I recall meeting with a senior marketing and sales leader, not that long ago, in which I was trying to gain an understanding of his company’s target audience for content marketing purposes. Their sales process was long and complex, and the decision to use their services was made by a buying team rather than a single decision-maker. Of course, this is not unusual for highly technical services and multi-year contracts.
When I asked, “can you describe your ideal customer and the target audience you have in mind?” He brusquely responded, “anyone willing to buy from us!” Not surprisingly, the meeting didn’t last long, and the content marketing plan didn’t happen because we couldn’t get past the critical first step. Thankfully this is not common, but most of the B2B organizations I speak with admit that they’d like to better understand their buyers and that doing so would enable better sales outcomes.
I recently spoke with Erin Moore, from Trew Marketing, an organization that understands buyers. More accurately stated, the folks at Trew are experts in gaining a deep understanding of buyers to drive effective inbound marketing activities. Each year they conduct extensive research, in partnership with GlobalSpec, on the content, online search, and buying preferences of engineers and technical buyers around the world.1
For Erin and her clients, the road to sales success begins with in-depth customer persona development. Shortcutting this all-important first step nearly always results in poor results when trying to attract and sustain the attention of prospects throughout long, complex buyers’ journeys.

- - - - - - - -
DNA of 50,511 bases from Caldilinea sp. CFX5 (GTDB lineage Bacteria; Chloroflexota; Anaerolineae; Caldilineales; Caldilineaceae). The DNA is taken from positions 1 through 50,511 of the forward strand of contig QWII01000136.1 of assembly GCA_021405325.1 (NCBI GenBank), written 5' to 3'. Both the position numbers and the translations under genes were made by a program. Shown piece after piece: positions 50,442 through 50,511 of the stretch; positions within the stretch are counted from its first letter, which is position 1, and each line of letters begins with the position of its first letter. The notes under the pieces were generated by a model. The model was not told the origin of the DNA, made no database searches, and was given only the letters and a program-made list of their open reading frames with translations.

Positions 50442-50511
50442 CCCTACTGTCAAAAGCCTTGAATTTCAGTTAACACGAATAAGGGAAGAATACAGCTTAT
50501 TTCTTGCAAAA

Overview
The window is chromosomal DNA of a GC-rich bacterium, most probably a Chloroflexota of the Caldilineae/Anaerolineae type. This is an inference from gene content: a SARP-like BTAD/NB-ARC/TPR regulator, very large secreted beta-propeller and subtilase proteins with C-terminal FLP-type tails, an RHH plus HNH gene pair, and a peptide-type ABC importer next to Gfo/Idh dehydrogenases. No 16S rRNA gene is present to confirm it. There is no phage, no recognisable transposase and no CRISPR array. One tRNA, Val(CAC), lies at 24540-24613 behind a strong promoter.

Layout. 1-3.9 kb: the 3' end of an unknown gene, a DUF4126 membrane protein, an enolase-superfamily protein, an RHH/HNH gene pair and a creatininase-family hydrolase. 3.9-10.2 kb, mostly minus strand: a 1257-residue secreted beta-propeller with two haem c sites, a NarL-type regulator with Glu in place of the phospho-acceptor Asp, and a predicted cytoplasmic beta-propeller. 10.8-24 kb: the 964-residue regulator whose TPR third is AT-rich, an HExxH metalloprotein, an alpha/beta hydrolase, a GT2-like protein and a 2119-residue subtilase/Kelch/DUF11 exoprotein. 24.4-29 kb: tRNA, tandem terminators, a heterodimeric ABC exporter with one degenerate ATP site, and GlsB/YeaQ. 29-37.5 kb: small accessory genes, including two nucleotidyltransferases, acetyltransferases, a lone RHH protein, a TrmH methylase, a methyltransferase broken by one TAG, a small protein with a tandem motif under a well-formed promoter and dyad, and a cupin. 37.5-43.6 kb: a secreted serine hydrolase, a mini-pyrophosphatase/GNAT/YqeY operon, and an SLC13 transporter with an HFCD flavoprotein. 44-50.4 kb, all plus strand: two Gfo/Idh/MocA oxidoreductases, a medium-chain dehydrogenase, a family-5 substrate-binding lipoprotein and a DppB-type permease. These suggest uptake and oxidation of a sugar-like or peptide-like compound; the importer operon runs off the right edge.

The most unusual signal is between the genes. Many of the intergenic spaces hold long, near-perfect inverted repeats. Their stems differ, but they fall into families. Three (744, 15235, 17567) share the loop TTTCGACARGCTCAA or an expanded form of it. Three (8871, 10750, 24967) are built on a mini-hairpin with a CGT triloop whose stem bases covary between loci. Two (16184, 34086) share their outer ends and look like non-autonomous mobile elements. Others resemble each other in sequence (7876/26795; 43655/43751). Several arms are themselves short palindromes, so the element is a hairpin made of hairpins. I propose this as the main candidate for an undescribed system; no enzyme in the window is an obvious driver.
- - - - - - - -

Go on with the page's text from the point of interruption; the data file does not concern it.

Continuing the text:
Defining the Buyer’s Journey
The best way to gain an appreciation for the complex B2B buyer’s journey, according to Moore, “is by understanding that buyers are trying to solve problems.” With this outcome as a backdrop, the buyer’s journey can vary because not all buyers are the same. Buyers after all have the ultimate responsibility for the issues they face and how, when, or whether, they will seek a solution.
For many sellers, the buyers journey begins when they become aware of a prospect, based on the information they have access to. However, for buyers, the journey begins much earlier as they anonymously search for and access digital content. Digital content consumed by buyers, before they become known to sellers, can nevertheless tell a story of the buyer’s journey, says Moore. Understanding this story will help B2B organizations determine the content needed for this, anonymously traveled, stage of the buyer’s journey, and that’s why target audience persona development is so important.